The Dos and Don’ts of a Law School Diversity Statement

The Dos and Don’ts of a Law School Diversity StatementWe welcome back guest writer Christen Morgan to talk about working on your law school diversity statement.

Looking for ways to boost your law school admissions packet? I assure you you’re not alone. During the time I was applying to law school, this was something I was frantic about. My LSAT score wasn’t very high, so I became fixated on assembling an admissions packet that would hopefully be sufficient for the reviewer to simply overlook my score or at the very least not give it too much standing. I mean, a girl can dream right? Ultimately, however, I knew I needed to provide documentation that would support my score and somewhat provide an explanation for why it was so low. Thus I completed a LSAT Addendum and Diversity Statement as the emblems of support I would use to supplement my personal statement and boost my overall packet.

Today I want to speak about the diversity statement, a great option offered by most, if not all, law schools, but one not always taken or even recommended to be taken by diverse applicants. You see, a diversity statement isn’t meant for everyone. Not even someone who is a racial or ethnic minority. Simply having these characteristics by nature, aren’t sufficient if these characteristics haven’t shaped your worldview in some sense and impacted your desire to obtain a J.D. Additionally, even if you aren’t a racial or ethnic minority but you’ve experienced some adversity in life that would make you diverse, a diversity statement may not be the best option for you if you can’t show how you’ve overcome or you’re working to overcome this adversity and how your resilience would make you an exceptional candidate for the law school community. Writing a weak diversity statement could prematurely kick you out of the running, despite the fact that you have a strong personal statement or good LSAT score which could have been sufficient for your acceptance on their own. Therefore, before writing a diversity statement, reflect on whether this is a good option for you. Oh and be sure to check out the helpful tips below, complete with dos and don’ts in the event you land on taking this option.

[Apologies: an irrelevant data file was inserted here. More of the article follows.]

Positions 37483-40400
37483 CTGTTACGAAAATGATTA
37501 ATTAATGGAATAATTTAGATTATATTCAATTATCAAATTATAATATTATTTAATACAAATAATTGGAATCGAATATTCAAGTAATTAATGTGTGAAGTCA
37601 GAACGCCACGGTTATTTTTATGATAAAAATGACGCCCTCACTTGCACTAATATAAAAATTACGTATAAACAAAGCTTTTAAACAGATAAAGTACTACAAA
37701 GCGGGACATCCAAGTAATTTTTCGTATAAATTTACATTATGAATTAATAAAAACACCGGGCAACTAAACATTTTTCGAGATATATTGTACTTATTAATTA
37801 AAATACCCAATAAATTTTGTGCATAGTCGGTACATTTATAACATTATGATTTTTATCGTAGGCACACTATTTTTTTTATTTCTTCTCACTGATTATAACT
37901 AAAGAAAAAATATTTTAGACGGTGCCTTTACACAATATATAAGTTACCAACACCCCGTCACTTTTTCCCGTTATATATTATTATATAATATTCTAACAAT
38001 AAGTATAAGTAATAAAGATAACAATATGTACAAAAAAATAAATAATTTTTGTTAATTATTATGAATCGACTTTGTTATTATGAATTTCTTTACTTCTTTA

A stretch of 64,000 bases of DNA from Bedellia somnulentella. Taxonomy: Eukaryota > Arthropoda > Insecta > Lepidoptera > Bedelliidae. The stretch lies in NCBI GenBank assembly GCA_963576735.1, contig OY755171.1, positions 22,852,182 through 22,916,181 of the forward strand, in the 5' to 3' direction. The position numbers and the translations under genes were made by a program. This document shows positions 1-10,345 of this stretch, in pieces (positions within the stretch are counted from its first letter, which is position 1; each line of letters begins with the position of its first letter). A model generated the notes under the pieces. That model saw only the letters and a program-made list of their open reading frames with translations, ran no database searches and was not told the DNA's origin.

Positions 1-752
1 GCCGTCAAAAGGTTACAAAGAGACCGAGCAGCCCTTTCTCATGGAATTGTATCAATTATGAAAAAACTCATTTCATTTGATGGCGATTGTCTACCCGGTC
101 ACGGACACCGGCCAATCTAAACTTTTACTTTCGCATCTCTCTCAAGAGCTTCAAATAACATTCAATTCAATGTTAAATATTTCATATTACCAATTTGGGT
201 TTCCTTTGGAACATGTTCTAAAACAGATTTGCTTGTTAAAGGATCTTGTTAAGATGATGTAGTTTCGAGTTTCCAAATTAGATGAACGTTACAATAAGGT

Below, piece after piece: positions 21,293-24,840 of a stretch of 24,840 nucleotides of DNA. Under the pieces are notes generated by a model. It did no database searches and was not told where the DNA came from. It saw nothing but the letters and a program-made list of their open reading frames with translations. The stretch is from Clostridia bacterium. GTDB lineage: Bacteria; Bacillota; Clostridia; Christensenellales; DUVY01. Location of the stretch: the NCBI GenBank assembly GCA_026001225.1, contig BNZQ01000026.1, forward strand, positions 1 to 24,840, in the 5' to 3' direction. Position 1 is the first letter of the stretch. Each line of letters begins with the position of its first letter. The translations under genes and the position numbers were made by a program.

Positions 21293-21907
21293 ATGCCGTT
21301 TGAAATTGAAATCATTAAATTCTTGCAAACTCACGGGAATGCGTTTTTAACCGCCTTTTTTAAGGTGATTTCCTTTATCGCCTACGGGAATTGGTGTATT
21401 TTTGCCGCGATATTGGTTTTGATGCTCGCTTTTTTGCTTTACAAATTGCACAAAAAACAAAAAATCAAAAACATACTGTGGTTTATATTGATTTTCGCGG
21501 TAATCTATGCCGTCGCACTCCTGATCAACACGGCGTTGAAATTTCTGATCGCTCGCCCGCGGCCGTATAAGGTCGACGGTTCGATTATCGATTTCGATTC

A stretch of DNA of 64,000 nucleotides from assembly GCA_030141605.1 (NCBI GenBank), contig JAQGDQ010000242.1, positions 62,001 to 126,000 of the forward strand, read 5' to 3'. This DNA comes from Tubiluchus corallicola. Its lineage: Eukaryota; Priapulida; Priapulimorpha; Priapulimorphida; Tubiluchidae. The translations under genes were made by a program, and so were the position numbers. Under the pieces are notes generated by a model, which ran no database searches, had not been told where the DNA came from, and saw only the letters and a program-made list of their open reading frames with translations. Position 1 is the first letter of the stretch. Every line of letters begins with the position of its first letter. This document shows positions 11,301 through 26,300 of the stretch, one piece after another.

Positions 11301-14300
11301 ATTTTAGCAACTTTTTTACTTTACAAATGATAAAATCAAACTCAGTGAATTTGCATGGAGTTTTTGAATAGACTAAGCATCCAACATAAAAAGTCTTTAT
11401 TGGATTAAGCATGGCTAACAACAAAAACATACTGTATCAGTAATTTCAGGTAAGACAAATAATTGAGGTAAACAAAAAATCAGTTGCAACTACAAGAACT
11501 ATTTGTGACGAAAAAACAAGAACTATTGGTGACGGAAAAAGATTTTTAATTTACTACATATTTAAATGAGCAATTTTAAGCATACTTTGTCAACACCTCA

What is a Diversity Statement?

A diversity statement is an essay which allows you to tell your story of:

  • what makes you different from the majority of other law school applicants
  • how this difference has shaped your worldview
  • how you’ve worked or are working to overcome the adversity or limitations posed by these differences,
  • why these differences have influenced your desire to obtain a JD, and
  • how you will use your life lessons to positively impact the law school community and the broader local, national or international community when you become a lawyer.
Who should Write One?

A diversity statement is open for any applicant who is a racial or ethnic minority as well as any applicant regardless of race or ethnicity, who has experienced some adversity that would make them diverse. However, I would recommend only completing this statement if you can actually speak to how your diverse nature would fulfill the factors listed above. Don’t just write one for the sake of writing one or simply to fluff your admissions packet. It’s important that you write one with a purpose.